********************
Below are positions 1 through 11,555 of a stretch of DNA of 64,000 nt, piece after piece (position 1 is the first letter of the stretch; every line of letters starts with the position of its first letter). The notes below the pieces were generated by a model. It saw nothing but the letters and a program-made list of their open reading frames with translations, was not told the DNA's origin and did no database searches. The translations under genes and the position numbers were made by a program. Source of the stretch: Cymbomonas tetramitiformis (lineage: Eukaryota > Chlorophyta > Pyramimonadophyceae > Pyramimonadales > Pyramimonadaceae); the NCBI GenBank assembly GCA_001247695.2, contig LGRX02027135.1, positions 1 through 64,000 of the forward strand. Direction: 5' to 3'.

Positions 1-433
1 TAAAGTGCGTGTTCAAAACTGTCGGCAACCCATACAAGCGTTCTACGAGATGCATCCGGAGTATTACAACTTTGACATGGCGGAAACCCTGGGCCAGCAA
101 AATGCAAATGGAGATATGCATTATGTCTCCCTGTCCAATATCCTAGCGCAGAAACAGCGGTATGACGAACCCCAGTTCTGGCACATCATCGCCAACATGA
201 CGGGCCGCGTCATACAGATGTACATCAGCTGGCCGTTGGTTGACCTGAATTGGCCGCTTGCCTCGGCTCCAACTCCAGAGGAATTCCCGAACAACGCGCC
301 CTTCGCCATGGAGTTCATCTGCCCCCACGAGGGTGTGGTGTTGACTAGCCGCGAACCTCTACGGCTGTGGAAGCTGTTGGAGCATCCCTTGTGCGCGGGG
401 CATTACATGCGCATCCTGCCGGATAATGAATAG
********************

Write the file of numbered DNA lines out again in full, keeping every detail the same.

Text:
Below are positions 1 through 11,555 of a stretch of DNA of 64,000 nt, piece after piece (position 1 is the first letter of the stretch; every line of letters starts with the position of its first letter). The notes below the pieces were generated by a model. It saw nothing but the letters and a program-made list of their open reading frames with translations, was not told the DNA's origin and did no database searches. The translations under genes and the position numbers were made by a program. Source of the stretch: Cymbomonas tetramitiformis (lineage: Eukaryota > Chlorophyta > Pyramimonadophyceae > Pyramimonadales > Pyramimonadaceae); the NCBI GenBank assembly GCA_001247695.2, contig LGRX02027135.1, positions 1 through 64,000 of the forward strand. Direction: 5' to 3'.

Positions 1-433
1 TAAAGTGCGTGTTCAAAACTGTCGGCAACCCATACAAGCGTTCTACGAGATGCATCCGGAGTATTACAACTTTGACATGGCGGAAACCCTGGGCCAGCAA
101 AATGCAAATGGAGATATGCATTATGTCTCCCTGTCCAATATCCTAGCGCAGAAACAGCGGTATGACGAACCCCAGTTCTGGCACATCATCGCCAACATGA
201 CGGGCCGCGTCATACAGATGTACATCAGCTGGCCGTTGGTTGACCTGAATTGGCCGCTTGCCTCGGCTCCAACTCCAGAGGAATTCCCGAACAACGCGCC
301 CTTCGCCATGGAGTTCATCTGCCCCCACGAGGGTGTGGTGTTGACTAGCCGCGAACCTCTACGGCTGTGGAAGCTGTTGGAGCATCCCTTGTGCGCGGGG
401 CATTACATGCGCATCCTGCCGGATAATGAATAG